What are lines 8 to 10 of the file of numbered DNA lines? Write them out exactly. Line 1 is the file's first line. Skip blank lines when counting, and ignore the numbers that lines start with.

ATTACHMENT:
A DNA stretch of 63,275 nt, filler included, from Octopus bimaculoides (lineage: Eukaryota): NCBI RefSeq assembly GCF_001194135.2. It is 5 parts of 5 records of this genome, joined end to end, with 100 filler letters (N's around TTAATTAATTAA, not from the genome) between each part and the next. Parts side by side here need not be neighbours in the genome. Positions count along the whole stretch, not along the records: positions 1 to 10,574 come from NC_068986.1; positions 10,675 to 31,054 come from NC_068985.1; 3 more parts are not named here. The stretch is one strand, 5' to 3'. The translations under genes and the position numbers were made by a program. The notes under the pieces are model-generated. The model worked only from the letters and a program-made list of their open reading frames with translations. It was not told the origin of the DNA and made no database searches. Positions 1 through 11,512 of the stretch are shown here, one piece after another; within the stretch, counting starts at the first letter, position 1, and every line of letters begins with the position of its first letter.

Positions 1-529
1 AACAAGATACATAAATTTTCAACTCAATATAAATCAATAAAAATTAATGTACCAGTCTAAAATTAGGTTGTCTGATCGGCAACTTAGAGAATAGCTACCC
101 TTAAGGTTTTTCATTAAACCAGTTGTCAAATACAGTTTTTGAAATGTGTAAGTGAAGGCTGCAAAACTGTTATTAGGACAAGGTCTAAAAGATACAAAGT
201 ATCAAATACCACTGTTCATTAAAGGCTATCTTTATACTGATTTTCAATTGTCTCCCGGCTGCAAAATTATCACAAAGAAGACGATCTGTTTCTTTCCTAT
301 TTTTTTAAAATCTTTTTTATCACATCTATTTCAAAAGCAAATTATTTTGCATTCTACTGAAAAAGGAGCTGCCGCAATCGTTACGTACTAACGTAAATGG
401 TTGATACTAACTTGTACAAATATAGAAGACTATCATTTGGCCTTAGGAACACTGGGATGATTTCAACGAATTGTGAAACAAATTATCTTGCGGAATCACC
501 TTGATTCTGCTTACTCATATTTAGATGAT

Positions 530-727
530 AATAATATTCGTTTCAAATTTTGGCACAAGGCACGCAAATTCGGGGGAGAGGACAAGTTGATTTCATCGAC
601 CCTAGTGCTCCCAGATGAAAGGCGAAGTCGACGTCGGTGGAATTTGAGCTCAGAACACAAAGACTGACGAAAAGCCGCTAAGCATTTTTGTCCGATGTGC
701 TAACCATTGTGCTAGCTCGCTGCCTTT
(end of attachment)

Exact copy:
501 TTGATTCTGCTTACTCATATTTAGATGAT

Positions 530-727
530 AATAATATTCGTTTCAAATTTTGGCACAAGGCACGCAAATTCGGGGGAGAGGACAAGTTGATTTCATCGAC